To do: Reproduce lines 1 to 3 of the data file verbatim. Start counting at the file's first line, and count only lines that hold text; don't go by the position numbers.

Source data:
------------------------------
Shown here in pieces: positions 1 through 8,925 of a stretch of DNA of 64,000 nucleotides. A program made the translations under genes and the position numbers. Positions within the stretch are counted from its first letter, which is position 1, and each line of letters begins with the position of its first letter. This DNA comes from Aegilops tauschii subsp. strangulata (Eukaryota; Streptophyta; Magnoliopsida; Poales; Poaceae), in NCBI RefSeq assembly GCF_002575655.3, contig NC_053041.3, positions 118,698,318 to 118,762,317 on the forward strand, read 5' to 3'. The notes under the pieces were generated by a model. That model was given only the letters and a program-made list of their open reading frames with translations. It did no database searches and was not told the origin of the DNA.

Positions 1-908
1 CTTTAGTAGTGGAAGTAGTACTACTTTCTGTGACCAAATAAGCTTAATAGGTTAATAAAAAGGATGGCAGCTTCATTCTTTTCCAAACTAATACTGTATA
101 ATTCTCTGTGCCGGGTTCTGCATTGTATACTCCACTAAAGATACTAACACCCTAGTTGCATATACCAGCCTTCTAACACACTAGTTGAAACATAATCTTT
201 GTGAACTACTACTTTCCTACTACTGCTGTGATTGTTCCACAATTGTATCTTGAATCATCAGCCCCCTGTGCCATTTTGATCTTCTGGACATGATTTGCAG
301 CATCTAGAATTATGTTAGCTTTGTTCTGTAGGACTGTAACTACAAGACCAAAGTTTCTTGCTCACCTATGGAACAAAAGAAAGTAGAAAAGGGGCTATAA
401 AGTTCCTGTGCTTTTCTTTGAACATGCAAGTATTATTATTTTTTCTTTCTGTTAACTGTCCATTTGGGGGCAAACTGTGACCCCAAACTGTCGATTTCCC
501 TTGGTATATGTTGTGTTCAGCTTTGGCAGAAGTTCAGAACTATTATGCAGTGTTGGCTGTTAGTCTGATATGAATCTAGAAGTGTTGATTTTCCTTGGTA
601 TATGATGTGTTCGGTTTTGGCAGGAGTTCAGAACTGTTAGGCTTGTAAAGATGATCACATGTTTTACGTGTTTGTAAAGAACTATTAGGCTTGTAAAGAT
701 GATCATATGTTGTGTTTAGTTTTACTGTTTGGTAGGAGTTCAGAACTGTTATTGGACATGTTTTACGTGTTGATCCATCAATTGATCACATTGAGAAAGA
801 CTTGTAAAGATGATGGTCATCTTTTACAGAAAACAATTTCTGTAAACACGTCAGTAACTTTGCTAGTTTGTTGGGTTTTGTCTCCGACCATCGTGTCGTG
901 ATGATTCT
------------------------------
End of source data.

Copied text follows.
Shown here in pieces: positions 1 through 8,925 of a stretch of DNA of 64,000 nucleotides. A program made the translations under genes and the position numbers. Positions within the stretch are counted from its first letter, which is position 1, and each line of letters begins with the position of its first letter. This DNA comes from Aegilops tauschii subsp. strangulata (Eukaryota; Streptophyta; Magnoliopsida; Poales; Poaceae), in NCBI RefSeq assembly GCF_002575655.3, contig NC_053041.3, positions 118,698,318 to 118,762,317 on the forward strand, read 5' to 3'. The notes under the pieces were generated by a model. That model was given only the letters and a program-made list of their open reading frames with translations. It did no database searches and was not told the origin of the DNA.

Positions 1-908
1 CTTTAGTAGTGGAAGTAGTACTACTTTCTGTGACCAAATAAGCTTAATAGGTTAATAAAAAGGATGGCAGCTTCATTCTTTTCCAAACTAATACTGTATA